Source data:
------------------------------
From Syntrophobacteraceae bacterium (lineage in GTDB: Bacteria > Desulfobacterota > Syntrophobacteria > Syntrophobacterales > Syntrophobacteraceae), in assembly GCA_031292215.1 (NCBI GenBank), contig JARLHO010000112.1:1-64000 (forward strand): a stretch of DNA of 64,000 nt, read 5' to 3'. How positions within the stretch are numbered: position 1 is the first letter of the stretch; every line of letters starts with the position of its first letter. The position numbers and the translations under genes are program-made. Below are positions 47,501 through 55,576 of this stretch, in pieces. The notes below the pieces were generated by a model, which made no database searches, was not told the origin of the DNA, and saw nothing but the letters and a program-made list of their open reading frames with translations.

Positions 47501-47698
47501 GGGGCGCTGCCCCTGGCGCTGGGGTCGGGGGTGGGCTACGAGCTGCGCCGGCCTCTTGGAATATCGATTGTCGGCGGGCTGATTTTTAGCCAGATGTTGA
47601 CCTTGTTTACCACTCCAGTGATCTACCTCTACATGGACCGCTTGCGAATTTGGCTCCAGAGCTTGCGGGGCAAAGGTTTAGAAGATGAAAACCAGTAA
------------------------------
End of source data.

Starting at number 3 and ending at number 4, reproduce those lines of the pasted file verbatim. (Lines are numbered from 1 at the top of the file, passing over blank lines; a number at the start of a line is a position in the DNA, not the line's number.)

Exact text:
47501 GGGGCGCTGCCCCTGGCGCTGGGGTCGGGGGTGGGCTACGAGCTGCGCCGGCCTCTTGGAATATCGATTGTCGGCGGGCTGATTTTTAGCCAGATGTTGA
47601 CCTTGTTTACCACTCCAGTGATCTACCTCTACATGGACCGCTTGCGAATTTGGCTCCAGAGCTTGCGGGGCAAAGGTTTAGAAGATGAAAACCAGTAA